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Chiesa di Sant'Agata dei Goti, Rome

Categories: Landmarks, Tourist Spots
Inspirock Rating:
3.7/5 based on 15 reviews on the web
Sant'Agata dei Goti is a church in Rome, Italy, dedicated to the martyr Saint Agatha. It is the diaconia assigned to Cardinal Raymond Leo Burke, patron of the Sovereign Military Order of Malta.HistoryThe church was built by Ricimer for the Goths c. 460. The Goths were Arians, so when Arianism was suppressed in Rome, the building was taken over by the Catholic Church, in 592 or 593, and reconsecrated by Pope Gregory the Great. It was restored in the 9th century, and a Benedictine monastery was founded next to it. The apse of the church collapsed in 1589, and it was partially rebuilt in 1633, without major changes to the building itself apart from the new apse. The small courtyard outside the church was laid out at this time.The church has been served by the Stigmatines since 1926. Their generalate is adjacent to it. It is the only Arian church that has been preserved in Rome.ExteriorThe façade was rebuilt by Francesco Ferrari in 1729. The relief above the door shows St. Agatha holding her severed breast on a plate; her torturers severed her breasts when she refused to renounce her faith in Christ.The entrance from Via Mazzarino opens on a 17th-century courtyard. From 1836 to 1926, it belonged to the Irish College. Cardinal Paul Cullen, a former Rector of the Irish College, modelled the church of the Holy Cross College in Clonliffe in Dublin on the plans of St Agatha's. The Romanesque campanile was built in the 12th century.
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  • A jewel in the center of Rome in a very broad time, full of beautiful things to see. My only regret: it's a while since I will be changed to anything?
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  • This was a must visit on our tour of Rome and researched this church for one major reason. It was the burial place of my great great great grandfathers heart Daniel O'Connell ( The Liberator) and Irel...  read more »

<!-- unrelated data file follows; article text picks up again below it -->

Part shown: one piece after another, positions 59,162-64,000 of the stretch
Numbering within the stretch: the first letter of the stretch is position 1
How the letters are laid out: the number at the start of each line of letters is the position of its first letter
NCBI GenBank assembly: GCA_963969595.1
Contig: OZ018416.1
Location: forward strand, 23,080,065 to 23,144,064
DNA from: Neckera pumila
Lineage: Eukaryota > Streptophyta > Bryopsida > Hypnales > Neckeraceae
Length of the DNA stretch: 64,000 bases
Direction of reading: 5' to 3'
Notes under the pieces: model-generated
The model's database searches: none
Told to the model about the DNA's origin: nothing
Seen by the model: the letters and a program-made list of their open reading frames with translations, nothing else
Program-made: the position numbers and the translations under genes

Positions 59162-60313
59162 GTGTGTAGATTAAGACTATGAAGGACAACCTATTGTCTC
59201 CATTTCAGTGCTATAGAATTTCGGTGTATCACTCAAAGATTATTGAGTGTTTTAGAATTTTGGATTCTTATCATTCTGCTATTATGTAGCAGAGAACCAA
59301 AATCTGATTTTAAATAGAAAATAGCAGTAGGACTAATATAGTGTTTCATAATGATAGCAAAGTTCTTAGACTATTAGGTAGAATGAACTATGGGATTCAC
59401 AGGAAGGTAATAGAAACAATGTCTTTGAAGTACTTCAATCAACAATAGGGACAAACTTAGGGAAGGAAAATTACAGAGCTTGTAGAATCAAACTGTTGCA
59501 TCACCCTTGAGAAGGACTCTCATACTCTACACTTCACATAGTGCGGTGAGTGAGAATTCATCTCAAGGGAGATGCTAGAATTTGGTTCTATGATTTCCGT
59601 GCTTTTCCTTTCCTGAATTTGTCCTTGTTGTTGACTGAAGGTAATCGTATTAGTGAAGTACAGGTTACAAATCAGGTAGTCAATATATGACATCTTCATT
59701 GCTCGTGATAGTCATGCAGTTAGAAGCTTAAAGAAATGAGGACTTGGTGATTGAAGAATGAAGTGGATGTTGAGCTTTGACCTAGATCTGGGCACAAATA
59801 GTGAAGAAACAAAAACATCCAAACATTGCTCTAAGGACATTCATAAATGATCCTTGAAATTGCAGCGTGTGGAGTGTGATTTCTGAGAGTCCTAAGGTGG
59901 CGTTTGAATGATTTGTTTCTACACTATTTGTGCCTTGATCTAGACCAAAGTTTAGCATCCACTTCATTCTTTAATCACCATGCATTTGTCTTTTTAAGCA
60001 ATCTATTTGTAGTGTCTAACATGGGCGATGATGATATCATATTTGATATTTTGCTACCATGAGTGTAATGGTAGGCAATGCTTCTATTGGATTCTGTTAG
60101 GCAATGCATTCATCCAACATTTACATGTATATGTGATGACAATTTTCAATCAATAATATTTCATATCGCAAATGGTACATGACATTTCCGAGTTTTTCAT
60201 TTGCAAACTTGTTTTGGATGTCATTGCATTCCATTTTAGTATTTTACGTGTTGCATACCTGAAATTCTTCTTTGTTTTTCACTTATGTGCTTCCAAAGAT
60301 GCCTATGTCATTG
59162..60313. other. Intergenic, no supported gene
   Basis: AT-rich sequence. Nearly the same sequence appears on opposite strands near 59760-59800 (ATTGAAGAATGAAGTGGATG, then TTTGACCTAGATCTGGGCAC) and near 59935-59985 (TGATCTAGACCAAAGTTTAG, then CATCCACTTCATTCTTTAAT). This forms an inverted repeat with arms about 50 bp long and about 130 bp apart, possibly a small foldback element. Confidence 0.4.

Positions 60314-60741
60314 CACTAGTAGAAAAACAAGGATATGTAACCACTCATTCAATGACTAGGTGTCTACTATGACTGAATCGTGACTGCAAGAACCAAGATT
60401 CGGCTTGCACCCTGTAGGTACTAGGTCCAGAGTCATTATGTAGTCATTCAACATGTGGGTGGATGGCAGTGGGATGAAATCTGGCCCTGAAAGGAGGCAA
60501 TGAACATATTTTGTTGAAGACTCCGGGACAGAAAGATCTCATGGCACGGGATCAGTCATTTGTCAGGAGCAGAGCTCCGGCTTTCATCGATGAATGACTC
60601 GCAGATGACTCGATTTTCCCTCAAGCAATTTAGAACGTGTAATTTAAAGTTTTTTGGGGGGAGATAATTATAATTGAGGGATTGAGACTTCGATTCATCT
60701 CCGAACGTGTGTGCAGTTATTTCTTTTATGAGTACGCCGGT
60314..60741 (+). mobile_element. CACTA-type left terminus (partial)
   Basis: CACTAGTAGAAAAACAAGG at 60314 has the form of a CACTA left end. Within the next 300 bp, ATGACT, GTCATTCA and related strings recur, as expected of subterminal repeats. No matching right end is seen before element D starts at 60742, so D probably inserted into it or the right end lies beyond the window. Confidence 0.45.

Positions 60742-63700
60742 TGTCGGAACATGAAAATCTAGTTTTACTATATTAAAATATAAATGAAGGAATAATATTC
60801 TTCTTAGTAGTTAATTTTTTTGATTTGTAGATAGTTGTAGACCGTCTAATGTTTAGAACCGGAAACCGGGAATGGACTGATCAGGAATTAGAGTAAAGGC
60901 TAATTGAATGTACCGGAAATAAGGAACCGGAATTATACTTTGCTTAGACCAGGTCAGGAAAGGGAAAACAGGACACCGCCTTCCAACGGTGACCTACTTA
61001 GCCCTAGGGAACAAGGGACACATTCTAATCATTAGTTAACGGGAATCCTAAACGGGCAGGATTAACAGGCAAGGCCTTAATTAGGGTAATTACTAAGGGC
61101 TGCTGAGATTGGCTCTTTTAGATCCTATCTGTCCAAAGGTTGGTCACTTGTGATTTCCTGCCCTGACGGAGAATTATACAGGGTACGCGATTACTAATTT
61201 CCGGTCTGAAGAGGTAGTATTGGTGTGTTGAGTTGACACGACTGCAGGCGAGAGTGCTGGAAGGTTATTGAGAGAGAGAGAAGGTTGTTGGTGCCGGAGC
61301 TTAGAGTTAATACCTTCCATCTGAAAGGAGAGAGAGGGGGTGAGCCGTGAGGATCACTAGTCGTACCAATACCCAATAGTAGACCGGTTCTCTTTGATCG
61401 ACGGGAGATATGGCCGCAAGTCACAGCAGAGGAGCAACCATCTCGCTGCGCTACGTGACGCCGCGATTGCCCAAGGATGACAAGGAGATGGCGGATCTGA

• Church visited during our Pilgrimage from Santa Maria Maggiore to St. Peter for the Jubilee of mercy. You meet through the beautiful via Panisperma that lets you cut from via Cavour to Piazza Venezia precisely is located in via Mezzarino. The Church is dedicated to Saint Agatha (was, according to Catholic tradition, a young man who lived in the 3rd century, during the proconsulship of Quintianus. By the Catholic Church and the Orthodox Church is venerated as Saint, Virgin and martyr). The name comes from the fact that it was founded as a church of the Goths, North European people who had Arian worship. The age of construction is unknown, the earliest record is in 467 470 when General goto Recimerus adorns the Church with a mosaic. He was consecrated to the Catholic worship in 592 from San Gregorio Magno. The façade (built by Francesco Ferrari in 1729) is in the midst of 2 buildings. In the Middle a Medallion representing Saint Agatha with Palm and flowers representing the martyrdom. Beside two small cherubs. Past the entrance you enter a four-sided portico with lapidary Museum (overgrown). In the Centre a well with tombstone with Medici coat of arms. 14 within twelve columns supporting arches. above the arts of Irish and Saints medallions canvases on the life and death of St Agatha. coffered ceiling. very nice l main altar covered in Temple. under the altar are buried the Greek martyr Saints Ippolito Adria Neone and Maria. Priest that jars with the rest of the Church with the representation of the glory of St Agatha. The Church is entrusted to the Congregation of the sacred stigmata '. Small but very useful comprehensive guide that can take you leaving a small offer, written in different languages. The Church's request for weddings though personally I consider it among the most beautiful in Rome. Worth a visit, maybe those of us on the way to St Peter.
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